Christian kitsch as an ancient tool in evangelism?

I just finished up an excellent book by Michael Green titled Evangelism in the Early Church. It has given me much to think about, and I’ll probably post my book review when I get it done. In the midst of this insightful and well researched book there is this very weird section in the chapter on evangelistic methods. The subheading is “indirect evangelism in the home”. Green writes, “The earliest Christian meetings took place in homes. It is only to be expected, therefore, that Christians should have borne witness to their faith through the decoration of these homes. The evidence shows that they did so in a tentative and allusive way. They affected decorations which would mean much to a fellow Christian , but would either seem unremarkable to the non-Christian or might excite mild comment, which in turn could give the Christian householder an opportunity to bear witness to his faith.”

Ok, did I just read that the early church used Jesus junk (aka witness wear) to evangelize? Green gives many examples, the oddest is a pair of oranti (not exactly sure what an orante is, but from context I’d guess its’ a tile mosaic) from Pompeii dated before 79AD. One of the orante is of a typical ‘pagan’ style and pictures a man with the “upper arms to the side of the body, while extending the forearms in supplication”. The Christian orante is similar but the image stretch out the whole arms in supplication. Green comments, “The similarity to the pagan type would allow the Christian orante to go unchallenged by most visitors to the home. But the churchman would recognize it at once [maybe you have to see it to understand?], and the pagan acquaintance interested enough to enquire about its peculiarities would provide his host with an ideal opportunity of explaining the faith to him.”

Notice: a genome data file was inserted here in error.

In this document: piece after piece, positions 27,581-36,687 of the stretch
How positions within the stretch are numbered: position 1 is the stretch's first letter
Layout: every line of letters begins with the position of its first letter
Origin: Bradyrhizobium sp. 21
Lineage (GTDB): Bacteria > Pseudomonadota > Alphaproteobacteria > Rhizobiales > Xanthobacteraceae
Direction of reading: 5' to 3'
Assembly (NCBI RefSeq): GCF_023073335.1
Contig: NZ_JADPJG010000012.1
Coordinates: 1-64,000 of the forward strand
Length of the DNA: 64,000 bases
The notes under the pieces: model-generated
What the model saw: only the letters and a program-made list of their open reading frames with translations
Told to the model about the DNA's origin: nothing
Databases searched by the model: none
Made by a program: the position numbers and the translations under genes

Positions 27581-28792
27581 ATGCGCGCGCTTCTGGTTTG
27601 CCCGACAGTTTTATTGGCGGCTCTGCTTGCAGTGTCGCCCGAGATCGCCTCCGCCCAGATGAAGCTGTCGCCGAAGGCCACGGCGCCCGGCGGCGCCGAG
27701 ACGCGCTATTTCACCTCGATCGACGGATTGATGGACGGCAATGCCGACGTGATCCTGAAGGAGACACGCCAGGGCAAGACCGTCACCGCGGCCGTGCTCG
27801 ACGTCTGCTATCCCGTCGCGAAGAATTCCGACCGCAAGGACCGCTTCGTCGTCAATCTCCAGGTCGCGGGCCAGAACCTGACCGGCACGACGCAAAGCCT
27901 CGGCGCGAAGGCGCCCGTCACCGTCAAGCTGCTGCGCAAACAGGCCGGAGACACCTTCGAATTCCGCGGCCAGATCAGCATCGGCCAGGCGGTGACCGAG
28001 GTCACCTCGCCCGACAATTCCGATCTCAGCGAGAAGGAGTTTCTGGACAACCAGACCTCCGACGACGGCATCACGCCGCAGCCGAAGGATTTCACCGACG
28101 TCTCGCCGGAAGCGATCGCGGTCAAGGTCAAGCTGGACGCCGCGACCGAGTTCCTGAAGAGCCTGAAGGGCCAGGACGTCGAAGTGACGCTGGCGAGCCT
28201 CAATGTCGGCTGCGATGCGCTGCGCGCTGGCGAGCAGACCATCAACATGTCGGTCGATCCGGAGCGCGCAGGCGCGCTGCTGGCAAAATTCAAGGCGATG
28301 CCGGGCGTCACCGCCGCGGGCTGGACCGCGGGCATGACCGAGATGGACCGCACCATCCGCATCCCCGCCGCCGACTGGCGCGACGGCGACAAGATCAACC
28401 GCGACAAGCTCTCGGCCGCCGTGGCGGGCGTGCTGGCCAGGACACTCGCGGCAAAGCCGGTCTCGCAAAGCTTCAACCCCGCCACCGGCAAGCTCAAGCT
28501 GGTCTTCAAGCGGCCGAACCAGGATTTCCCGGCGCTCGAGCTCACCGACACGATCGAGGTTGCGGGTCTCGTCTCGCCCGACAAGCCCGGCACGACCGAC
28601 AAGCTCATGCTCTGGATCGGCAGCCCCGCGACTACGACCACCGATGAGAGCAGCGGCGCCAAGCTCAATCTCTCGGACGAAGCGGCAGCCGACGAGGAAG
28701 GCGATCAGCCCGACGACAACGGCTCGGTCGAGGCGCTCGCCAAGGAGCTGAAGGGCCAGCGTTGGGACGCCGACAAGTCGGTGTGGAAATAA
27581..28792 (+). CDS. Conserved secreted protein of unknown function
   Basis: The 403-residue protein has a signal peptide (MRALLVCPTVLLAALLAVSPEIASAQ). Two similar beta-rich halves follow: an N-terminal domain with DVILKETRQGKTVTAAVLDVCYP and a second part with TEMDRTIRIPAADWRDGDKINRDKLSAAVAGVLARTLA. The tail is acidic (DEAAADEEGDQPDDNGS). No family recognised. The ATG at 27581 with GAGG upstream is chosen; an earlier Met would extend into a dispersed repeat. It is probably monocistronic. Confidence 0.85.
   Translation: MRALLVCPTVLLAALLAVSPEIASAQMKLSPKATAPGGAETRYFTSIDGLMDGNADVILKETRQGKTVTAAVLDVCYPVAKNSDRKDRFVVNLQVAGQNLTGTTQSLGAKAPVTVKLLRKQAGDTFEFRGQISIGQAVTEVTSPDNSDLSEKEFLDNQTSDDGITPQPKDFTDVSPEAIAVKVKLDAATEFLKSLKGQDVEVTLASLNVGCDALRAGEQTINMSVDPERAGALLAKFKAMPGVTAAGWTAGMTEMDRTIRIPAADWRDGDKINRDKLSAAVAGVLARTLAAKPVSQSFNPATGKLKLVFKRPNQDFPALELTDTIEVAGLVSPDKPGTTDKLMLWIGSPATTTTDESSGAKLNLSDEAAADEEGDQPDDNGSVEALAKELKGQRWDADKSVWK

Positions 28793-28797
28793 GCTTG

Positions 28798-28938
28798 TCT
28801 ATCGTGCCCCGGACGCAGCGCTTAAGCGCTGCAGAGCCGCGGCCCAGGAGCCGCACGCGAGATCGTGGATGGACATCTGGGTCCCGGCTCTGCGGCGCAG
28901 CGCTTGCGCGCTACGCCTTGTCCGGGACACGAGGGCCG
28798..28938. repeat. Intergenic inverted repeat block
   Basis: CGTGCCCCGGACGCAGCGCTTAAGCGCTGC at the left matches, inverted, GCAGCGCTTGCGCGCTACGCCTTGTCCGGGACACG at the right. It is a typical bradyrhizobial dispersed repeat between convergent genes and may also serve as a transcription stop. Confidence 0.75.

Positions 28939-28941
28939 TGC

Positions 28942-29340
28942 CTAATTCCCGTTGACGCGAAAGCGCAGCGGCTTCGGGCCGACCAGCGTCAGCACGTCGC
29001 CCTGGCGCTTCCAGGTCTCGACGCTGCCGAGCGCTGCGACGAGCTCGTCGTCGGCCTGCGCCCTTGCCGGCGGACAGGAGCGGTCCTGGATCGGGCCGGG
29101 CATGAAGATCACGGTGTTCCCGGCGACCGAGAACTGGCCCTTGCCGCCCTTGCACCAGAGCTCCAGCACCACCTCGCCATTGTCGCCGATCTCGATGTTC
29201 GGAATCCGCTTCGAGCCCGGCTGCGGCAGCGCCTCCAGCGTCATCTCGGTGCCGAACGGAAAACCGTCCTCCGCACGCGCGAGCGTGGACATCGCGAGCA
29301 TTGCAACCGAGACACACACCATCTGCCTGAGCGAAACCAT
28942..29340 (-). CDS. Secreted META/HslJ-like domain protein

It is very easy to make fun of the kinds of Christian merchandising [and, if I’m being fully honest, I too once wore such silly clothing and bought all the greatest Christian rock music and went to the festivals…Cut me some slack, I was 16 and in a fundi type church]. I think it would make a fun hobby. However, maybe there’s something in the heart of those who wear their “His Pain, Your Gain” t-shirts that we should emulate. I do think such merchandising trivializes Christ and his church, making both look silly. But many people do buy this stuff hoping it will spark some kind of spiritual conversation. I want to applaud that. I don’t think it’s the best method; in fact, I would discourage it. However, the impulse behind it is very good, and ancient, and God honoring. We should be looking for opportunities to speak about the good news of Jesus Christ with people and far to many of us do not look to do so in any intentional way at all. Why we might want to laugh at those who wear such tacky Christian merchandise, they might look on us and wonder if you care at all that people are lost without Christ, wondering what effort we are making to speak to people of Christ’s love and salvation.